Please try to compine betwine the freedom paper and your writing about reading freedom at library.
Journal: Your journals are unstructured writings where personal reflection, learning, and integration can be recorded for this class and your volunteer experiences. The process of "journaling" is a very effective way to integrate and learn from the experiences of life. Journals serve a number of purposes--all of which are useful in learning and accumulating knowledge and wisdom.
Journals need to be reflective and indicate how the learning has been integrated. This means that you can reflectively write on anything but, for our class purposes, you need to reflect on your volunteer experience. Journals should reflect on what you have learned about yourself, your connection to humanity, your community, others, our social and political system, the use of theoretical perspectives to understand individual and community problems, and how you have, or intend to, integrate this learning into your life. Your journal submissions will also be graded using a grading system similar to that used for your readings.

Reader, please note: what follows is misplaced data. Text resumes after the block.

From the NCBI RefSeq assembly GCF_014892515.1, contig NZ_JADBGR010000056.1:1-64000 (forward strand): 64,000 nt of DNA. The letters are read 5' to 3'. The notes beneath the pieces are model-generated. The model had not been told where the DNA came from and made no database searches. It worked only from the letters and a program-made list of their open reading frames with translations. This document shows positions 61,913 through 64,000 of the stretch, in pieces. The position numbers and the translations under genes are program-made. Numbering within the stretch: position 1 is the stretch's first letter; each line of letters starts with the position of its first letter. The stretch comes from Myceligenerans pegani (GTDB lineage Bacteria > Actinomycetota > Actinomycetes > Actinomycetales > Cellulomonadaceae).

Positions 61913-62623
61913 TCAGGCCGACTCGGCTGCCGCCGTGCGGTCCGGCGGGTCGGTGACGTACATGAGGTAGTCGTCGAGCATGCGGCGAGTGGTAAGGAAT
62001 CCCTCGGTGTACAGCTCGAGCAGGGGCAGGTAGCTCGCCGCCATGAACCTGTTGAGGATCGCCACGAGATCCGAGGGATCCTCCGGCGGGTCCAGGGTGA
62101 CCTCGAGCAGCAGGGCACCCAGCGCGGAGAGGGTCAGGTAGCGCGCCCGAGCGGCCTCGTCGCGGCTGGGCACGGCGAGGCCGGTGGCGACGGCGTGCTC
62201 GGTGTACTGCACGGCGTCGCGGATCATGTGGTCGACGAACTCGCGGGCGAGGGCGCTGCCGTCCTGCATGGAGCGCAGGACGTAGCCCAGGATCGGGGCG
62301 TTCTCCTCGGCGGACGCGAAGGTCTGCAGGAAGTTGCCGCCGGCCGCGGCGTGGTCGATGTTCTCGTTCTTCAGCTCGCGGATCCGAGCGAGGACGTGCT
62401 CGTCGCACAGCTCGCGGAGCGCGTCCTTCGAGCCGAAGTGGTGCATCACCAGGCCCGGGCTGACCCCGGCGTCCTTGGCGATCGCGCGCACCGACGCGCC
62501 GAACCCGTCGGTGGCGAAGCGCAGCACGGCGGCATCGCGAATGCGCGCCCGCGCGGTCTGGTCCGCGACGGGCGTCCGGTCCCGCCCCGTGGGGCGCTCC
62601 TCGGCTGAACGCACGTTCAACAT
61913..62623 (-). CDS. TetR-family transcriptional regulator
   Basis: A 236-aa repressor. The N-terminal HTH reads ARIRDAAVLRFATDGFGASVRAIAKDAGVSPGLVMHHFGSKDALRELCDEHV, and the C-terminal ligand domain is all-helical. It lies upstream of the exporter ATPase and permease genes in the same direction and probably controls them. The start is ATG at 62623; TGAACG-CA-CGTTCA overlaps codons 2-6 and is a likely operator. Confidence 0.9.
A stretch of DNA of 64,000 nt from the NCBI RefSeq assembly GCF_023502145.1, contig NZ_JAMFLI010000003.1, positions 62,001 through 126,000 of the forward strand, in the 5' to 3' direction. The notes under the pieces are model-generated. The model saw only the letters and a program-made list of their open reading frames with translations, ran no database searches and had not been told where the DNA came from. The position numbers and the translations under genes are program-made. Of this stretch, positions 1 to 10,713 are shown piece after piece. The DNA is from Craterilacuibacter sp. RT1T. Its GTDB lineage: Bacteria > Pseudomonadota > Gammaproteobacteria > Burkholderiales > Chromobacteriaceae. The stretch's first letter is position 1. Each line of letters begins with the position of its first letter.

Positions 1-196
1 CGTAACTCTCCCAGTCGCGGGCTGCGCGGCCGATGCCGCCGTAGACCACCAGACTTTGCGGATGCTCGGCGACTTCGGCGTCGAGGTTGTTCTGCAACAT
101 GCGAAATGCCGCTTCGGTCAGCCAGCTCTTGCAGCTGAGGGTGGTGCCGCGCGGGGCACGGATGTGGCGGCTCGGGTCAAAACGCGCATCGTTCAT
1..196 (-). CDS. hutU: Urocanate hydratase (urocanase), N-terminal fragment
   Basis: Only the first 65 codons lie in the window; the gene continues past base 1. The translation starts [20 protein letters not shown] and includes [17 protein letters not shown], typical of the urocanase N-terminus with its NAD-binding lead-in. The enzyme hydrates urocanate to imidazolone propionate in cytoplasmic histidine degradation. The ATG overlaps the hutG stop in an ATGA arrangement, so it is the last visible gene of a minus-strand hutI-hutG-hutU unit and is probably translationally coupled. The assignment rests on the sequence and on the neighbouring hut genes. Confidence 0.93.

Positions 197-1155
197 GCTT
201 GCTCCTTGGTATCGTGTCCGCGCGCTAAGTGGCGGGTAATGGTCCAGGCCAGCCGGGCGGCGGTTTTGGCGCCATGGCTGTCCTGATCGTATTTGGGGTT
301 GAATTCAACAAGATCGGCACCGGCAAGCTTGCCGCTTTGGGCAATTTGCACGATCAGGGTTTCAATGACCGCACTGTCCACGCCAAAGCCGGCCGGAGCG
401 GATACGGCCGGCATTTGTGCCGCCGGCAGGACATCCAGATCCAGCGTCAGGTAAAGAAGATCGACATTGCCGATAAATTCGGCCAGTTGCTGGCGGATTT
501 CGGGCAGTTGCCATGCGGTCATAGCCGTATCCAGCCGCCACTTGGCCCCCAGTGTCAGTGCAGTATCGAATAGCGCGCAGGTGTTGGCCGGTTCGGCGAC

There is not a specific number of journal entries or topics required in your journal, except that reflective journaling of your volunteer experience is required.
Journaling should not be merely an activity report of daily activities at your volunteer site. They are reflections on the learning that has occurred while engaged in the process of the class--especially your volunteer work. Significant events should be the focus of your journaling. A significant event can be anything that stimulates learning or is used to stimulate learning by reflection and thought. Journals are kept by the student. A journal entry will, in all likelihood, be written at every volunteer contact. However, you may journal on other topics in addition. A sample will be reviewed by the instructor towards the end of the semester or session. The final version of your journals are to be turned in at the end of the semester or session.